01 El Nino (5:20)
02 Hubba Hubba (7:43)
03 Rain Dance (3:37)
04 Dr Sco (8:49)
05 Touch Your Toes (5:48)
06 Amazing Grace (1:23)
07 Blacken' Blue (8:44)
08 The Blues Blew Blue (5:17)
09 Eany Meany Miny Mo (8:24)
10 Miracle (1:41)
11 Dr Smith (5:02)
Total Running Time 1:01:48
Smith dug into his long-aquired jazz resources to reveal yet further depths of authority, with the urge to stretch a tune to its limits tempered by a warmth of feeling and a bluesy sense of communication.
Such has been the often ephemeral nature of Tommy Smith's many bands over the years that it's almost inevitable that the group he assembled to promote his latest album, Blue Smith, contains, aside from the saxophonist himself, only one member of the group, bassist James Genus, which recorded it.
The again, such are the circles Smith moves in these days that swooping pianist Dave Kikoski for guitarist John Scofield and switching drummers, Greg Hutchinson for Clarence Penn, meant no dilution of the album's New York keenness in its transfer to the concert platform.
True to the title, Blue Smith finds Smith exploring one of jazz's most fundamental ingredients in a manner some distance removed from the Jan Garbarek-like austerity he has previously embraced.
With his Big Apple-based rhythm section providing springy, elastic, and, in Kokoski's case, sometimes urgently percussive impetus, Smith dug into his long-acquired jazz resources to reveal yet further depths of authority, with the urge to stretch a tune to its limits tempered by a warmth of feeling and a bluesy sense of communication.
The Garbarek-styled Rain Dance, played on soprano to sparse accompaniment, provided a reminder of Smith's European leanings and a contrasting bucolic interlude in an otherwise distictly urban session.
With Hutchinson at his flexible, irresistable best, the quartet maintained a groovy momentum during pieces such as the skittish Dr Sco and the new Orleans boogaloo of Hubba Hubba. On disc these are fairly succinct but they lent themselves here to some prolonged, inventive examinations examinations, not least from Kikoski, an angular, awkard-looking presence on the piano stool but, as he's proved over here before, a dynamic, stirring force on the keyboard.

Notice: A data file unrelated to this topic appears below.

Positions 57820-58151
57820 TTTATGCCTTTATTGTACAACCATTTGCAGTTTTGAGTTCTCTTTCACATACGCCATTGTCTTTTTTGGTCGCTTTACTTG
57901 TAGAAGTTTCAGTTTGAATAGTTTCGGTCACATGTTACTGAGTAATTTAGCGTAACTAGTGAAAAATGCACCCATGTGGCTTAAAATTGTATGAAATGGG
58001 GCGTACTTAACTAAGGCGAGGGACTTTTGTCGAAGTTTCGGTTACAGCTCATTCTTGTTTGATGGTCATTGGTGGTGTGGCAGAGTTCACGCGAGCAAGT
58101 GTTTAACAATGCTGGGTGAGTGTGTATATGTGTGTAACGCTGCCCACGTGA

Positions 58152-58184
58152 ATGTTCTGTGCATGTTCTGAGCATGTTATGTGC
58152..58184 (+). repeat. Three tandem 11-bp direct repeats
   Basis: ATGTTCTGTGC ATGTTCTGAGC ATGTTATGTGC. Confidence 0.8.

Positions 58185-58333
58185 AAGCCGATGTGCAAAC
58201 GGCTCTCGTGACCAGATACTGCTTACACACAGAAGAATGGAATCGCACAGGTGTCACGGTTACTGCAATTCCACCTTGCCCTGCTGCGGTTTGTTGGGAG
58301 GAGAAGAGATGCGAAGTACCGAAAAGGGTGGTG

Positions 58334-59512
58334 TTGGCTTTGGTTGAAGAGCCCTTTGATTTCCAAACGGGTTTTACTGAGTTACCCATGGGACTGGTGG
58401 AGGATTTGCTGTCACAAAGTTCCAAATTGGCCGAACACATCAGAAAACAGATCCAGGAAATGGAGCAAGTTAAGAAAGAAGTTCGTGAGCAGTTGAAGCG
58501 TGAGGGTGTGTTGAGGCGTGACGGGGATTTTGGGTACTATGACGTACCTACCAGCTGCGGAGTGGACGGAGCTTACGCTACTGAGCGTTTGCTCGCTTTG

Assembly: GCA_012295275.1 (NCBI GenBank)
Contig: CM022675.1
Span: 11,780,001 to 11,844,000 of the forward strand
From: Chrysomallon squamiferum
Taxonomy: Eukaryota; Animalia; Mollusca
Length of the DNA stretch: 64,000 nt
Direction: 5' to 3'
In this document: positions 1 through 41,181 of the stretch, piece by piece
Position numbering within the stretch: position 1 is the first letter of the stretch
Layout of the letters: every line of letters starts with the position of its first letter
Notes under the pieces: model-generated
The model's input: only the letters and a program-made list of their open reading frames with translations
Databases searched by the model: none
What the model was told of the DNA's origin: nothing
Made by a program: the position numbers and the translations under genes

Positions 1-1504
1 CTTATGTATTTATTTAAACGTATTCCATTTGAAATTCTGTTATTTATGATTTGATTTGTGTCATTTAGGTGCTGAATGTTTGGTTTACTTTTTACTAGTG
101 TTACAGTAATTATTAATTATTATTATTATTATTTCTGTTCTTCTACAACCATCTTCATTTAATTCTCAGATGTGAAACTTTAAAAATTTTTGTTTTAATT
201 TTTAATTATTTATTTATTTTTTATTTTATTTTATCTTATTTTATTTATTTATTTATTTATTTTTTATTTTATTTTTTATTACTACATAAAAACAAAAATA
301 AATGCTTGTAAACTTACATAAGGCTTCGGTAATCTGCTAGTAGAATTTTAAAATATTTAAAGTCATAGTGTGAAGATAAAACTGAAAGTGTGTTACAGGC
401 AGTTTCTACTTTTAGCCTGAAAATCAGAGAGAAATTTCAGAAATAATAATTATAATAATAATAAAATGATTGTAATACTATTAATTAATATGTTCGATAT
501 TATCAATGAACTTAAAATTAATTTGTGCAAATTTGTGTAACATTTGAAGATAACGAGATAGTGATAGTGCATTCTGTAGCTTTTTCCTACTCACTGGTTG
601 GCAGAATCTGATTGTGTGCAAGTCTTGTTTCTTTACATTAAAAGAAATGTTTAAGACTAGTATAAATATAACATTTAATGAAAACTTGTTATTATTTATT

At the remarkably young (for a jazzer) age of 32, Scots saxophonist Tommy Smith unleashes his 15th album. Bluesmith's retrospective feel is due to both his seizing on the blues for inspiration (though 12-bar fanatics beware: this is pure hardcore jazz), and e reunion with master guitarist John Scofield, who guested on Smith's first Blue Note label release a decade ago. Smith's looked back to leap forward, and these 11 challenging cuts suggest more to come.
Tommy Smith's new CD Blue Smith is well up to his high standards, with great jazz inspired by the blues. It's out now on Linn Records.
The Sunday Post
Flourishing on his current label after a brief spell with Blue Note, Scottish saxophonist Tommy Smith takes a break from his recent more concept-orientated approach to recording on this pleasingly informal yet utterly professional New York session. After his thorough-composed suites, collaborations with poets and ventures into smooth balladry and classical music, an album devoted to original blues - ringing the changes between funky shuffles, dreamy smooches, easy lopes and raunchy bustles - allows Smith the relax and stretch out in world-class company. His cultured, elegant sound blends well with John Scofield's multi-textured guitar work, and the rich variety of the material makes this Smith's most immediately appealing album for some time.